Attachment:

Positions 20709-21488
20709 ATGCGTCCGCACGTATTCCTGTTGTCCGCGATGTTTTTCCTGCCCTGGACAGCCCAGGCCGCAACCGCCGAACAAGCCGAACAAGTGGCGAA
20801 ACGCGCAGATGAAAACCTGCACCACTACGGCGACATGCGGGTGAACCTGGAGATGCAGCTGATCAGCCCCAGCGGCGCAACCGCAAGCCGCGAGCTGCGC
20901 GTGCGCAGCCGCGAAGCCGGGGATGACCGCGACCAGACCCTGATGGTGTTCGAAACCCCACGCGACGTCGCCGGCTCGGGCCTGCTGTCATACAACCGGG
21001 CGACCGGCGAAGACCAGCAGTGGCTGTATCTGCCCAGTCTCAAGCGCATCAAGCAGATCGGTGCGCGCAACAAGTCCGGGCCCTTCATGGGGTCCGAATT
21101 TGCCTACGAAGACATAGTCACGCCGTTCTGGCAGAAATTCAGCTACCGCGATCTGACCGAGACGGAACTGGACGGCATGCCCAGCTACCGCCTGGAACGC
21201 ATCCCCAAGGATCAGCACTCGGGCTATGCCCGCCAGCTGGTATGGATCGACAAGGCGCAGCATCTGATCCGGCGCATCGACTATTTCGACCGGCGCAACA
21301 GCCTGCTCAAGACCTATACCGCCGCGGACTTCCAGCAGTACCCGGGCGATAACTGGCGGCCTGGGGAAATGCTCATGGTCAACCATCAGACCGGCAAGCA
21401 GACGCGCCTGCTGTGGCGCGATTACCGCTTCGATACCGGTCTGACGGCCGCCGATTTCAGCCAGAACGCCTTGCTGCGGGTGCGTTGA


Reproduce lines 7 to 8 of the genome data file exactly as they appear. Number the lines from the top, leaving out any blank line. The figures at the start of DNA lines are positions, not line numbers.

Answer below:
21201 ATCCCCAAGGATCAGCACTCGGGCTATGCCCGCCAGCTGGTATGGATCGACAAGGCGCAGCATCTGATCCGGCGCATCGACTATTTCGACCGGCGCAACA
21301 GCCTGCTCAAGACCTATACCGCCGCGGACTTCCAGCAGTACCCGGGCGATAACTGGCGGCCTGGGGAAATGCTCATGGTCAACCATCAGACCGGCAAGCA